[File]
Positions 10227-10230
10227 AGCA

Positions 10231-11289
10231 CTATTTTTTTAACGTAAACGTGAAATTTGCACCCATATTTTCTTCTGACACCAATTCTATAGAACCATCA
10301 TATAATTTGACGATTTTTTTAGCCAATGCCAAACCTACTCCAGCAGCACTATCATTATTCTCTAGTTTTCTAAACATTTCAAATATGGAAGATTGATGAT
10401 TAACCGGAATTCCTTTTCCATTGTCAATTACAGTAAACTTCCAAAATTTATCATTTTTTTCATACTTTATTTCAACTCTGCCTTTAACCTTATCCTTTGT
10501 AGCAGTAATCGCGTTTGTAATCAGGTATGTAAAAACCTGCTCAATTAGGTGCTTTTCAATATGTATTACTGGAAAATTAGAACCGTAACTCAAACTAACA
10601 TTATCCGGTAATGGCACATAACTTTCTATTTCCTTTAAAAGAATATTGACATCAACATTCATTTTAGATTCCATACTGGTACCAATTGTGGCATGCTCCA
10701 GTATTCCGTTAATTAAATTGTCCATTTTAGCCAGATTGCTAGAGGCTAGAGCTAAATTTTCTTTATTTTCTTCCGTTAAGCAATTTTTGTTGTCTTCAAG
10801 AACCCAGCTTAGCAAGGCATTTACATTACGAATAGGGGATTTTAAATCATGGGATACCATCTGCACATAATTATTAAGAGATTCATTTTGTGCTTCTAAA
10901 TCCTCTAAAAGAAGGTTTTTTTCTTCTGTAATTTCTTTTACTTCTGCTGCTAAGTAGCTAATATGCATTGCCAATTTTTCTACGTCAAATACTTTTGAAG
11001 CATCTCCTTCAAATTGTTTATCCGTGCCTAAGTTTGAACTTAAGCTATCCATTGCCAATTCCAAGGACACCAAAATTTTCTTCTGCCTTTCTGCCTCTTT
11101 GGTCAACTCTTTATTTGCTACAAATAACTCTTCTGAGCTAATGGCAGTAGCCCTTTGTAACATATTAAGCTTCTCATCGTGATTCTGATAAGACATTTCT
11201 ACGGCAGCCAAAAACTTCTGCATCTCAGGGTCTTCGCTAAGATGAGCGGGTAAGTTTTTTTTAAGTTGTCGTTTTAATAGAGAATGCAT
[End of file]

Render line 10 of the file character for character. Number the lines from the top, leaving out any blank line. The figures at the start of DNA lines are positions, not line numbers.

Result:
10801 AACCCAGCTTAGCAAGGCATTTACATTACGAATAGGGGATTTTAAATCATGGGATACCATCTGCACATAATTATTAAGAGATTCATTTTGTGCTTCTAAA